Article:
TL;DR: It's a waste to try to make everyone into a programmer, but it's not a waste to teach everyone about programming.
I am the last person to argue against a well-rounded education, or to giving people the opportunity to learn whatever they want. But the idea that "we should teach everyone about programming" is, in my opinion, another example of the educational fad mindset that sweeps through society every few years, i.e. "subject XYZ is so important, that we should make everyone learn about it!"
Sorry, but I disagree. If you want better-rounded students, make them take more courses in science or mathematics. Make them learn a second language, or learn to play an instrument. Have them take classes in rhetoric, and learn to make presentations in front of an audience. There are dozens of different classical subjects that will do a better job of providing that broad base of experience and knowledge that you'll need as you go through life.
But programming is too specialized. Now many Slashdot readers will disagree, but most of them think of programming as something so familiar that they can't comprehend why anyone wouldn't see the value in learning about it. Let me provide a different example to illustrate my point.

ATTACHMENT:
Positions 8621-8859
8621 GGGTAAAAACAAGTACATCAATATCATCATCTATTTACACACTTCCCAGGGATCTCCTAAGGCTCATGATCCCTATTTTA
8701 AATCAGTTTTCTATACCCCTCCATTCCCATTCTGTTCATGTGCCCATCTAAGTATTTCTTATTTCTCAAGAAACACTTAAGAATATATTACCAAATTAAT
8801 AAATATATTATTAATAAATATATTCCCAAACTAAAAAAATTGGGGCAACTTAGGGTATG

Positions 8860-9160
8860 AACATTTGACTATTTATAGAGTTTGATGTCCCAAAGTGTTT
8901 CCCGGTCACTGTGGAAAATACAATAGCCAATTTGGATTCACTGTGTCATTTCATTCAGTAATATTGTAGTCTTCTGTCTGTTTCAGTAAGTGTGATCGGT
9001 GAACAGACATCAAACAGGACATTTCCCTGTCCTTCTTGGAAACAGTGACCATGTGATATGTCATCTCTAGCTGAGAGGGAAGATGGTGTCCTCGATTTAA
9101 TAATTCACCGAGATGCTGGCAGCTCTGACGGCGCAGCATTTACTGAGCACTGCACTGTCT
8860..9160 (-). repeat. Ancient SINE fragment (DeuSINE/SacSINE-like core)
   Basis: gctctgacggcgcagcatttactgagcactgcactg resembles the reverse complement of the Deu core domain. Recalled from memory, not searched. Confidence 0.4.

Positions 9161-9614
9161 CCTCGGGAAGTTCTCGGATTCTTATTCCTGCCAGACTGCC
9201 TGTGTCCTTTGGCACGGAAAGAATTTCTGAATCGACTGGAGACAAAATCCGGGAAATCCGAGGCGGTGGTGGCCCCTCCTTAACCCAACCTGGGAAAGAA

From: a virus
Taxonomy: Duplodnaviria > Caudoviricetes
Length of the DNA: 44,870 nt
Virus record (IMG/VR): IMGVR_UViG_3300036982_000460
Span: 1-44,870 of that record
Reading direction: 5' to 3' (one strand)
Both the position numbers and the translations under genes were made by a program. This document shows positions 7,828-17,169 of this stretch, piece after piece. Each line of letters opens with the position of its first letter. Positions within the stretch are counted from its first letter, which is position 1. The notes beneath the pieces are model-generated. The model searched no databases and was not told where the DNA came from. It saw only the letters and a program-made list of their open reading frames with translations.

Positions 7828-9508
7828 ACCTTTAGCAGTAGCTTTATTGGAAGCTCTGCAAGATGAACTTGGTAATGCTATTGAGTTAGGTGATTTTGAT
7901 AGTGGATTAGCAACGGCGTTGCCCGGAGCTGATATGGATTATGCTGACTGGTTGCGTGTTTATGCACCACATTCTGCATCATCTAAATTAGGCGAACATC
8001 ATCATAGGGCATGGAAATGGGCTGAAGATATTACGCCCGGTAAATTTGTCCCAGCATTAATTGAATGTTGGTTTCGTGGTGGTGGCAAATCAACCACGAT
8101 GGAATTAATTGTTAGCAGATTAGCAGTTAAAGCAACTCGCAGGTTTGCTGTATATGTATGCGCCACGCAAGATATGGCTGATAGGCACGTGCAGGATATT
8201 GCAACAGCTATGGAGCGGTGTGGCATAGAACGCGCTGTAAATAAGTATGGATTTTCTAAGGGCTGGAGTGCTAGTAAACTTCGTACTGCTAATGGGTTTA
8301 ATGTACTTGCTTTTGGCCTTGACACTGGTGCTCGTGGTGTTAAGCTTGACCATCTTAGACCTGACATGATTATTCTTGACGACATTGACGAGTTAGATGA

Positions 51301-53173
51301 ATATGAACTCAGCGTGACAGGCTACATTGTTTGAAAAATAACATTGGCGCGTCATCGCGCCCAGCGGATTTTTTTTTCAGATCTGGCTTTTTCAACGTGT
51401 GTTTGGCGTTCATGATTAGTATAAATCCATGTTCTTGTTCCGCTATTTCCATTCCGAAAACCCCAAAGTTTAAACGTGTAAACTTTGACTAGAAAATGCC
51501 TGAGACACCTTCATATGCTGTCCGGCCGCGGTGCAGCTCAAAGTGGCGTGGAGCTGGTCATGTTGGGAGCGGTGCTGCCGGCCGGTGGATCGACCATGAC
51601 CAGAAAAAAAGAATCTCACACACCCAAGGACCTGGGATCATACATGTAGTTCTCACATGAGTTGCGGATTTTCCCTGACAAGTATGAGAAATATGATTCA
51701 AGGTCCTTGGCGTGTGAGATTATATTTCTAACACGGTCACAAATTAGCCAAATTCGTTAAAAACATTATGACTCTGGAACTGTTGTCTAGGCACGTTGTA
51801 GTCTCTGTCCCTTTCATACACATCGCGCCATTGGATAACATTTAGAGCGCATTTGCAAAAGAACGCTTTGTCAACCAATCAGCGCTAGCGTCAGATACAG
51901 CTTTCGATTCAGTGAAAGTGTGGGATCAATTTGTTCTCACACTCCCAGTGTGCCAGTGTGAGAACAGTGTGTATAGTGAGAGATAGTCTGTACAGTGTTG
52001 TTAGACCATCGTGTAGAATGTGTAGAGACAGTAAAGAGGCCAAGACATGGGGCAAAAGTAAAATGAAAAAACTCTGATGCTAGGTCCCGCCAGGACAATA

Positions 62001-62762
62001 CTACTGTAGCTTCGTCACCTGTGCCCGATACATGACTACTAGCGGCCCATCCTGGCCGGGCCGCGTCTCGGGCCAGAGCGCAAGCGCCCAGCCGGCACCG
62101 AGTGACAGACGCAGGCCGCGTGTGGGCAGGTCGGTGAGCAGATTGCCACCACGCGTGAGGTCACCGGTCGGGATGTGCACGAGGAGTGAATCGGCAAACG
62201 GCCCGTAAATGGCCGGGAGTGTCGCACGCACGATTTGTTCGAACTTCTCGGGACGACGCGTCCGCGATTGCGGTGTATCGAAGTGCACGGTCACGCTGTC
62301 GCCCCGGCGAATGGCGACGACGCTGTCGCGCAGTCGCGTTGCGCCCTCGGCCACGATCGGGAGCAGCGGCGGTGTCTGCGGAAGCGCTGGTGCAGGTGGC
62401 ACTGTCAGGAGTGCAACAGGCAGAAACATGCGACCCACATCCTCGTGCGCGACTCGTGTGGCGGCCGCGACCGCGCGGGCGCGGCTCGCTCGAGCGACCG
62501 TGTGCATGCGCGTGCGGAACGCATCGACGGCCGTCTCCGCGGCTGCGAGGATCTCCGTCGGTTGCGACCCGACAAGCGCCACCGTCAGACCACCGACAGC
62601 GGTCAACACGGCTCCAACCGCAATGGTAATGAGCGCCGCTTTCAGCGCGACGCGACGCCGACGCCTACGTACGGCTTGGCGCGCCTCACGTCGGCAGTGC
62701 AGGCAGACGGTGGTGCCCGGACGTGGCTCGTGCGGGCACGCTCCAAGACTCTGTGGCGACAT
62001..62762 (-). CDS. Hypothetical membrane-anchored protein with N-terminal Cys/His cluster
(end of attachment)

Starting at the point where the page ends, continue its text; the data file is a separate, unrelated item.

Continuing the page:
Consider: Electronics is everywhere today, embedded in almost everything we use in our work or our entertainment. Since electronics is so incredibly important to modern society, we must encourage every student to learn about electronic circuits. Let's have them all design and build simple electronic circuits. At the very least, let's have them all work with Arduino boards and learn the fundamentals of hardware systems.
If one were to make that argument, it would be dismissed out of hand, as it would for any one of a hundred other topics that are absolutely integral to a high-tech civilization. Electronics is too complex and specialized; at best you could only provide a cursory experience to students. Would it still be valuable to some of them? No doubt. But does that mean we should make everyone take a class in electronics? Not at all.
Programming is no different. Learning to program requires learning a considerable amount of syntax to accomplish anything significant, and the "language-du-jour" (do you teach Basic? Fortran? Cobol? Java? C+? Swift?, etc.) changes constantly. So what you wind up with is a cursory exposure to the topic, in a language that may or may even be considered mainstream in five years. It might lead some people to learning more about programming, but does that mean it was the best use of society's limited educational resources, as opposed to a broader instruction in science or mathematics? I would argue "no".
In the ideal world, we'd all be Renaissance men and women, but in the real world people tend to focus strictly on what interests them, or on what makes money. Educational fads come and go, but they never make much traction against basic human nature. Saying "everyone should learn about programming" is no different.